It was 36.7* outside this morning, which was enough of an excuse for me to light up some Blaschak in the new five-oh-three. Gotta cure the paint, ya know.
I guess you could call my first coal fire ever a success, although it was about six hours in the making. I started out at 6:15 AM with a pyramid of a dozen Match Light briquettes on each grate about mid-way back in the firebox. After opening some house doors and windows in case the paint smell was bad, I added a layer of coal all around the Match Light and lit 'er up.
I had some action about 15-20 minutes into it, so I added another layer of coal. I kept this up, adding layers and waiting for them to catch, until about noon. I tried to resist the temptation to shake the grates, but I have to admit I succumbed and shook it a couple of times. As far as I could tell, it didn't help a whole lot, but it didn't seem to hurt it, either. I got frustrated a couple of times and threw a few Match Light briquettes on the bed. Didn't seem to help much, if at all. I knew there was a good layer of coal going on the bottom. I could see the glow in the ash pan through the damper holes.
At noon, I was up to the firebrick under the door with coal and up to my ears in frustration. It just wasn't getting all that hot. I had everything wide open until then--top damper (AKA new restrictor plate), ash pan damper and air wash damper all open. I could hear the air rushing in the dampers, so I knew the draft was good, but the thing never really got hot. It was hot enough for the blowers to kick on for a couple of minutes at a pop, but it certainly wasn't pumping out any real heat. I could hold my hand on the top of the stove but not on the hopper lid. Stove thermometer on the hopper lid read about 125*-150*.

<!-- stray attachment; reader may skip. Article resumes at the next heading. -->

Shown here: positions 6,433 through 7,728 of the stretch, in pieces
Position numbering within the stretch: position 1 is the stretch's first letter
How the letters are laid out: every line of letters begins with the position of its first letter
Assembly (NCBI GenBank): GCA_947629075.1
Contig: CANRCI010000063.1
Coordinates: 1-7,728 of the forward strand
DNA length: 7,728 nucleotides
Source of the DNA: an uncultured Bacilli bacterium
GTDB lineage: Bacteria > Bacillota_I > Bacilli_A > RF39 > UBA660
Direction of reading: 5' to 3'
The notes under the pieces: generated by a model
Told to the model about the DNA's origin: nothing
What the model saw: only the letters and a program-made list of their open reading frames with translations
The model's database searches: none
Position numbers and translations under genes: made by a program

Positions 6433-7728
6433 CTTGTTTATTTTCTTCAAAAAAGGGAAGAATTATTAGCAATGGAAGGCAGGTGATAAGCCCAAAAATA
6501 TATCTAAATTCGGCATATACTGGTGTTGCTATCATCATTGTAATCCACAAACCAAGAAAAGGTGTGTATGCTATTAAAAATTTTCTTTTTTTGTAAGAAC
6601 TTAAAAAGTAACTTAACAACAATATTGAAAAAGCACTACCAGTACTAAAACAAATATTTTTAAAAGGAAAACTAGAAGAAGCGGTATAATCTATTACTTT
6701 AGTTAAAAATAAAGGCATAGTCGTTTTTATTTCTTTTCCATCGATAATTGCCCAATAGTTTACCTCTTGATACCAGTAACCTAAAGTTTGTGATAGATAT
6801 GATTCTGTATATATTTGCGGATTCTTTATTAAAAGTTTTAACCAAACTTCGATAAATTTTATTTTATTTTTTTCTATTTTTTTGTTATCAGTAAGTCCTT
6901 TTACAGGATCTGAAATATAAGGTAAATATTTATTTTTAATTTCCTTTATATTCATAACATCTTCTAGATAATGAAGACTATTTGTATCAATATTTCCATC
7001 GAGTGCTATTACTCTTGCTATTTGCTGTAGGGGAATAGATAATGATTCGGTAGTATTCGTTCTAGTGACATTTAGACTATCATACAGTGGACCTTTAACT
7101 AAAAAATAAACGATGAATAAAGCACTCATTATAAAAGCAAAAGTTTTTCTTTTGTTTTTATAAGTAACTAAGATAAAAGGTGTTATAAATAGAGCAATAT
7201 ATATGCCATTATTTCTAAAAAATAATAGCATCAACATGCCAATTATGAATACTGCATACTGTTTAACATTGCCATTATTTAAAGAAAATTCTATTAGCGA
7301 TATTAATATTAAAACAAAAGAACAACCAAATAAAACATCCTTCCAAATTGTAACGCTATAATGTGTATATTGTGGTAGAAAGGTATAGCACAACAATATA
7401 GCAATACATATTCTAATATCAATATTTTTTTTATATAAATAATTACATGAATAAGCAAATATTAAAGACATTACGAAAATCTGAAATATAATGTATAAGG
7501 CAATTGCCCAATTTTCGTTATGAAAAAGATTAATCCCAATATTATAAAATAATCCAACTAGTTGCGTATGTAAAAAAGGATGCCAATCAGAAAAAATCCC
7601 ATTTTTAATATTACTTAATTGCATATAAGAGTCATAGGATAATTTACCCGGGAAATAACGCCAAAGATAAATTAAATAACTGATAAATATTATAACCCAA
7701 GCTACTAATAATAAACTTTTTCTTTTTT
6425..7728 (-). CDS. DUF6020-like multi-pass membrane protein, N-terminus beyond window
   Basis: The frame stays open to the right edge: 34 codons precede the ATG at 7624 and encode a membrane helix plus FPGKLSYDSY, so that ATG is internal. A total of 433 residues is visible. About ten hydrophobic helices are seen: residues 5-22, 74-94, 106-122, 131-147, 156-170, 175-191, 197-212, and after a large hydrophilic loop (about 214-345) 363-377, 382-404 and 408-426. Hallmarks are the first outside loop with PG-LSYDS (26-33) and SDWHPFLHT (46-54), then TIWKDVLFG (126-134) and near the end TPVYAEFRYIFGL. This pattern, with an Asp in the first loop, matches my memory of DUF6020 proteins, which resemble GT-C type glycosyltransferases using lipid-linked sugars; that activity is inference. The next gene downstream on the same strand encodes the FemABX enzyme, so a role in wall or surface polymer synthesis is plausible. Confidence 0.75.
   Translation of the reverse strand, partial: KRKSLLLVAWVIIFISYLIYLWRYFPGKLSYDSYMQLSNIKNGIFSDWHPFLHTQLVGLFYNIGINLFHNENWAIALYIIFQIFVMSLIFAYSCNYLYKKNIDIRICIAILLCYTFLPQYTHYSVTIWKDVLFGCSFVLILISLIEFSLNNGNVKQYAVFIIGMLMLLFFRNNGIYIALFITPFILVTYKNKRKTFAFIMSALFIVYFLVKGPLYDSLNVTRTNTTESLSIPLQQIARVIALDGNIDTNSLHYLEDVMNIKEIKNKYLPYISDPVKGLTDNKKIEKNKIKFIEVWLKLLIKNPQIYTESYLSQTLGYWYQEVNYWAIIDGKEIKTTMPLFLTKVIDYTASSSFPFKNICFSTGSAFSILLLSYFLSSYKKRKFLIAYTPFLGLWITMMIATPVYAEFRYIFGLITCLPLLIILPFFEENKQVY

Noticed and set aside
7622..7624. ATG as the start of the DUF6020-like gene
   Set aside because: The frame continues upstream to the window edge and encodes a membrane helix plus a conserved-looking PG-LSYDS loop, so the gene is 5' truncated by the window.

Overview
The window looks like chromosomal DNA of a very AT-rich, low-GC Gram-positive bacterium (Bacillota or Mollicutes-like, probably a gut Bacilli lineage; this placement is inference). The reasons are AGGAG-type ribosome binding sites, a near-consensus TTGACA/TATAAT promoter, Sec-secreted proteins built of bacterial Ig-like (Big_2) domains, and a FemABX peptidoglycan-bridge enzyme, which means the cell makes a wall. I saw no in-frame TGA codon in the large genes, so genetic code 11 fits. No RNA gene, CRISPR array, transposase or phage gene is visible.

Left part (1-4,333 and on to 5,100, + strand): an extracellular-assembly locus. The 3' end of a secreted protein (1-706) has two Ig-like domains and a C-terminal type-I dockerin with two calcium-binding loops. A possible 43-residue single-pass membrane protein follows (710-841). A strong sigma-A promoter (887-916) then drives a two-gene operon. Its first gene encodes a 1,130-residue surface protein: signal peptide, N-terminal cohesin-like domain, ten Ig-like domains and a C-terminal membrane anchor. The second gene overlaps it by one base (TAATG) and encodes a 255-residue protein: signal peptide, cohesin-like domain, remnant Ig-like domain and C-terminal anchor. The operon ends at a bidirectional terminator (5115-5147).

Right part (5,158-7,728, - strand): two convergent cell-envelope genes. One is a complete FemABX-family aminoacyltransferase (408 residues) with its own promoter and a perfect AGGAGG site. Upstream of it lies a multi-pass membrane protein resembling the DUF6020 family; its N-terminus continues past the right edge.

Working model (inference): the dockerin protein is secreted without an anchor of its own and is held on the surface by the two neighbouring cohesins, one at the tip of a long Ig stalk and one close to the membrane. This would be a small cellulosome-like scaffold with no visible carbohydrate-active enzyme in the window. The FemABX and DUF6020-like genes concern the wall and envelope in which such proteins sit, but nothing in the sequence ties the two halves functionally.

Then I decided to really get things going and left the ash pan door open for about three minutes. I saw my first Blue Ladies dancing towards the back of the firebox, so I closed the ash pan door and PRESTO! The whole bed sprung up with Blue Ladies! I closed off the top damper as far as it would go and adjusted the ash pan damper to about 1/4 open. Now it's been humming along with the blowers running for about 45 minutes. Most of the Blue Ladies are gone--just a few near the back now. But the blowers are cranking out some serious heat. I was starting to wonder if it would ever pump out hot air--now I know it will. Stove thermometer on the hopper lid is reading about 225*.
Now I'll let it die out and wait until we get another cold morning when I have time to play again. The manual says 2-3 small burns before the paint cures, so I'll have to play again a time or two more before I get serious and load the hopper up and let it burn for the season.
It sure is a nice feeling!